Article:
The safety and reliability of all systems has to be maintained throughout the lifetime of a nuclear power plant (NPP). This requires a systematic ageing management procedure for justifying their safe long term operation. One fundamental part in this process is to demonstrate the integrity of the nuclear power plant components. The European project ATLAS+ aims to develop and validate advanced methods of structural integrity assessment applicable in the ageing and lifetime management of primary and secondary circuit components.

To support development and validation of those methods, a large scale test program was developed with the aim to investigate fracture behavior of relevant piping material at the component level.

Three of planned large scale experiments focus on the fracture behavior of ferritic piping made of material WB 36 (15 NiCuMoNb 5), that is representative of secondary feedwater lines installed in German NPPs.

In order to verify design calculations conducted by means of the classical fracture mechanics approach based on J-Integral [1], detailed local approach analyses are performed for three mock-ups with different initial defects.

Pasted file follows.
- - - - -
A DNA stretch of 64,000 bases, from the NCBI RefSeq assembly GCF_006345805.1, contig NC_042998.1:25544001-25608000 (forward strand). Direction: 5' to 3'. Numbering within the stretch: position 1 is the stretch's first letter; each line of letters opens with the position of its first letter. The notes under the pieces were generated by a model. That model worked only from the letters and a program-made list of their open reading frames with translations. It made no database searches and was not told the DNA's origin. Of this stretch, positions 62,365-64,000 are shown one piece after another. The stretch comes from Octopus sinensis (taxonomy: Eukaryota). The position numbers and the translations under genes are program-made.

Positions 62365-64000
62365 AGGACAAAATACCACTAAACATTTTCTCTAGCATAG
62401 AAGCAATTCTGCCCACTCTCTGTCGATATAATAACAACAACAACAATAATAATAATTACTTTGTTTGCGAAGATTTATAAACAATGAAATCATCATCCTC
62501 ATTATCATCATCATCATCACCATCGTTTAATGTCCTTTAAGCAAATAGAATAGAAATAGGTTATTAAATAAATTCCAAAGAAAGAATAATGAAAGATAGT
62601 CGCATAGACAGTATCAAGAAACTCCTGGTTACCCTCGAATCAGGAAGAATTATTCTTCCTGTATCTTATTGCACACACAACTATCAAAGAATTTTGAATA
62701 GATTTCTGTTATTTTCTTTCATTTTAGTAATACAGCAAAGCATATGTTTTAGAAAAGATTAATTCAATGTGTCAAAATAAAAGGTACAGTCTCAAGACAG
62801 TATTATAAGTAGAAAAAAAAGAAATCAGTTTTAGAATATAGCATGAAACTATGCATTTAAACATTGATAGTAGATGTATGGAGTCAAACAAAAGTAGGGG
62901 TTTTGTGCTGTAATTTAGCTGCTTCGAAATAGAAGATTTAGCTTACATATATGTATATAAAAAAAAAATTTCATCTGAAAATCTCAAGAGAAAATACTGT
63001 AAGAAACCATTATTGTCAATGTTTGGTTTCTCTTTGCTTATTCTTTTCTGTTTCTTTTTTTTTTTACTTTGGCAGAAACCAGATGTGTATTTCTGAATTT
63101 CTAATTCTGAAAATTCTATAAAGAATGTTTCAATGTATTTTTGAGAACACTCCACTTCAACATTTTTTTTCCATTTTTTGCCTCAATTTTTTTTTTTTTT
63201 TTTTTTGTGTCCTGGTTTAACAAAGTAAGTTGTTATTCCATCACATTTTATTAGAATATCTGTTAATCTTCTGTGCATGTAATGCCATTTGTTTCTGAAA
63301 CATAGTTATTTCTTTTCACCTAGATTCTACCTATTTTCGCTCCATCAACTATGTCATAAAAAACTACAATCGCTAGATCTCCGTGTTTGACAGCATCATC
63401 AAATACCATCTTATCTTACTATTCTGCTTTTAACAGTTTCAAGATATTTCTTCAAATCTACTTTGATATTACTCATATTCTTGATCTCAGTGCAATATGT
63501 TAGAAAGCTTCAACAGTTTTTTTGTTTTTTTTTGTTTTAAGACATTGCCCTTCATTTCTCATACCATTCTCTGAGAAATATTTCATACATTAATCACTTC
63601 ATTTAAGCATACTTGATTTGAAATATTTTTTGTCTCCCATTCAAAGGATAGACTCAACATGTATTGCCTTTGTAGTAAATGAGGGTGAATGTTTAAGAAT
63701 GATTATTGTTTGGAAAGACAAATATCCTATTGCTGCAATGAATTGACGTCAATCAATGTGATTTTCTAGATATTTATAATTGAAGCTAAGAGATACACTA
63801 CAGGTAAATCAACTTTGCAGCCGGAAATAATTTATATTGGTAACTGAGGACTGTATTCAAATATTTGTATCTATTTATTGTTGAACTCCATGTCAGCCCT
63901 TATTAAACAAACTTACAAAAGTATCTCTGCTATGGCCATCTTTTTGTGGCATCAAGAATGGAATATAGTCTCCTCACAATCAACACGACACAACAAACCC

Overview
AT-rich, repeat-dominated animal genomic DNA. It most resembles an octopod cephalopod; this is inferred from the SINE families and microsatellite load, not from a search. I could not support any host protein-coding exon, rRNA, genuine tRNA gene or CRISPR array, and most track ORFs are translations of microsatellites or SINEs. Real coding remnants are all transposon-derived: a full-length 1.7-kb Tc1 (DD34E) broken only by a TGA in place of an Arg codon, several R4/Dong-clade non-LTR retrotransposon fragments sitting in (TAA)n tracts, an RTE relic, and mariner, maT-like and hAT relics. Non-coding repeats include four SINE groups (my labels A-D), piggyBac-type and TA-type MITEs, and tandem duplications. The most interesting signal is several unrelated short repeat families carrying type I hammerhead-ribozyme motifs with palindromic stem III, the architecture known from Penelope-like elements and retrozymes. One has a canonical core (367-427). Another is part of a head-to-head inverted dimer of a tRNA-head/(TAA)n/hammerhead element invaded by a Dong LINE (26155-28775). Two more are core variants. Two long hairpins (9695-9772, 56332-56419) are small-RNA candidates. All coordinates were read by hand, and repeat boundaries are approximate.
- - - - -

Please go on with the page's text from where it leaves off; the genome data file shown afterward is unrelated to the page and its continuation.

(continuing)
The local approach analyses presented in this paper are based on the local micromechanical model proposed by Gurson and further modified by Tvergaard.

Calibration of required material parameters and prediction of the mock-up behavior during the test is discussed.

In order to support constraint investigations stress triaxiality ahead of the crack front during crack propagation in the mock-ups is evaluated and compared to the stress triaxiality in CT20 and SENT specimens. As high stress triaxiality generally limits plastic deformation and increases the crack tip constraint, it is a good parameter to look at if constraint effects are considered.

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